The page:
Image of two men kissingHomosexuality in Eighteenth-Century England: A Sourcebook compiled by Rictor Norton

The Dying Words of
George Skelthorpe


The following is the account by the Ordinary (i.e. Chaplain) of Newgate Prison of the confession and final days of a man who had blackmailed many sodomites. See an account of the raid on a molly house as a result of his evidence. See an account of his trial. Confessions made by men who were certain they were going to be hanged usually contained the truth, as they no longer had anything to hide or deny. It would therefore appear that the two men who accused Skelthorp of stealing from him were probably mollies from whom he had demanded money to keep quiet. However, it should be noted that this kind of blackmail was itself a felony, so he should not be thought of as being unfairly convicted. The other interesting thing about this confession is that it reveals that as early as 1709 there was enough homosexual activity in London for someone to exploit it in this fashion.

Rictor Norton

The ORDINARY of NEWGATE his Account
of the Behaviour, Confession, and Last Speech
of George Skelthorpe,
that was Executed at Tyburn,
on Wednesday the 23d of March, 1709.

At the Sessions held at Justice-Hall in the Old- Baily, on Wednesday the 2d, and Thursday the 3d, and then adjourn'd to Thursday the 10th day of March 1708-9, Seven Persons being found Guilty of Death, received Sentence accordingly. Of these 7, One only is order'd for Execution, and the other Six have obtain'd a gracious Reprieve; which I hope they will take care to improve into further Mercy.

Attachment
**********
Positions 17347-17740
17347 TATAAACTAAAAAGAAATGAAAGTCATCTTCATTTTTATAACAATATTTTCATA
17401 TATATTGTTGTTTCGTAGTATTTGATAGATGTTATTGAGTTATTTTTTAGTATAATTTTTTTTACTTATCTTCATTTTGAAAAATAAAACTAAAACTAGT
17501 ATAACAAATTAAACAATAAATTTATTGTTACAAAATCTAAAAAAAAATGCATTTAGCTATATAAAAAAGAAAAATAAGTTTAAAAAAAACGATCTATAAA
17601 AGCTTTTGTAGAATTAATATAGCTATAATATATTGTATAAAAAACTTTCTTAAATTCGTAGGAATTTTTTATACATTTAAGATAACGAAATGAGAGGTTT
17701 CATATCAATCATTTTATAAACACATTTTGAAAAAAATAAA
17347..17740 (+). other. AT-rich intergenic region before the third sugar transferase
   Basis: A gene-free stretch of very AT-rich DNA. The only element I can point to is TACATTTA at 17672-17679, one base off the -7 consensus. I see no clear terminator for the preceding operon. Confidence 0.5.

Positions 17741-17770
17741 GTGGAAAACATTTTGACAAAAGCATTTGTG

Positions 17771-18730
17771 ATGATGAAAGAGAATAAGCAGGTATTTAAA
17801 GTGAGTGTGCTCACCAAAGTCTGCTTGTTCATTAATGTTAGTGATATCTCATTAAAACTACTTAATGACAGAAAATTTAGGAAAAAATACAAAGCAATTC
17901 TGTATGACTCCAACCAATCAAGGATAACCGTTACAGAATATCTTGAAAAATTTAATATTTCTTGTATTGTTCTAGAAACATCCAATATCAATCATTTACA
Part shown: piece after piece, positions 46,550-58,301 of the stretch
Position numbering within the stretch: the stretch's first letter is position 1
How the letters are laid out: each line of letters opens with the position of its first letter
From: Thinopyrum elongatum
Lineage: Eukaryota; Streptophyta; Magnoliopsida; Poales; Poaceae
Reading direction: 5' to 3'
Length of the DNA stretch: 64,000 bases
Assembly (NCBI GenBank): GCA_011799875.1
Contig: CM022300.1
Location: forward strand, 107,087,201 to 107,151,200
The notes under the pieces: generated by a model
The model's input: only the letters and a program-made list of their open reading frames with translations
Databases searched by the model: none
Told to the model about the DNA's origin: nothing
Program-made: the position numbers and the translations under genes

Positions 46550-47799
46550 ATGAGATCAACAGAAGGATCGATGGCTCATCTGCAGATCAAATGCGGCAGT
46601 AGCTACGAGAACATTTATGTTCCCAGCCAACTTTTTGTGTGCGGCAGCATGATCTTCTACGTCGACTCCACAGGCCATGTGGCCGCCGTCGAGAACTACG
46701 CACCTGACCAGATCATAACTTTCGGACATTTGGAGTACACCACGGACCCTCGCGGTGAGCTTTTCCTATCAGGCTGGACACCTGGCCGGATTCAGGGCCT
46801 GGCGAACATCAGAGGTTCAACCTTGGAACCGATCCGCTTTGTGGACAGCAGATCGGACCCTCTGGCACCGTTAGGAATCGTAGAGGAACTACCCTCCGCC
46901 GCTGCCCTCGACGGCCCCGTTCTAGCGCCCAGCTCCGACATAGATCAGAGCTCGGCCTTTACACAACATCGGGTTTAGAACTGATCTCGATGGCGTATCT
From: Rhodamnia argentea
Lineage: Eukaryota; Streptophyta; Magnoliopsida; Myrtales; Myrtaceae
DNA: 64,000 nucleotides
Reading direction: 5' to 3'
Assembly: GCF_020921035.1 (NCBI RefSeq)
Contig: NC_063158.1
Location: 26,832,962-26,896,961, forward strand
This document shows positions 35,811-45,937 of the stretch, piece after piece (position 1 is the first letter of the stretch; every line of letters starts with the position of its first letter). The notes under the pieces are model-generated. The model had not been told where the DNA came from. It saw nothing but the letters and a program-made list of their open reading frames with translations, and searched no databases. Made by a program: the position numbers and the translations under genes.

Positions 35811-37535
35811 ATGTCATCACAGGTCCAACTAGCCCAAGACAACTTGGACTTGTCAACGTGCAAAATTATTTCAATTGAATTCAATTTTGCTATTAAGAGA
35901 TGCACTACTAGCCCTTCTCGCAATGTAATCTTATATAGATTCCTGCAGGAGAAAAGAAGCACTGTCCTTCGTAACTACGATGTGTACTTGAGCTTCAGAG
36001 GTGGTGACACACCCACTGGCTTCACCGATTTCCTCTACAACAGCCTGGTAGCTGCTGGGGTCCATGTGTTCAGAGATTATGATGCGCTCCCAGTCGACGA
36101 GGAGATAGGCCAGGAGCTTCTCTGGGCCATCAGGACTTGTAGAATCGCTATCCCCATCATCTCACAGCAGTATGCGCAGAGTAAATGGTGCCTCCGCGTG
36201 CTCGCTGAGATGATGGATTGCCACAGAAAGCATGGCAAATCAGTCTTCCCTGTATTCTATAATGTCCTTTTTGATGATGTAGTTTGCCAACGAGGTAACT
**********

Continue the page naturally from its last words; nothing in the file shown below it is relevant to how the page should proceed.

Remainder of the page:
As soon as they were cast for their Lives [i.e formally sentenced to be hanged], I constantly attended them every day: And upon each of the following Solemn Days, viz.

1. Sunday the 6th.
2. Tuesday, the Anniversary of Her Majesty's Accession to the Throne, being the 8th. of this instant March,
3. Ashwednesday the 9th.
4. Sunday the 13th.
5. Sunday the 20th.

I preach'd to them and others then present, both in the Morning and Afternoons, upon these several Texts.

1. Upon Job 14.14. If a man die, shall he live again? All the days of my appointed time will I wait till my change come.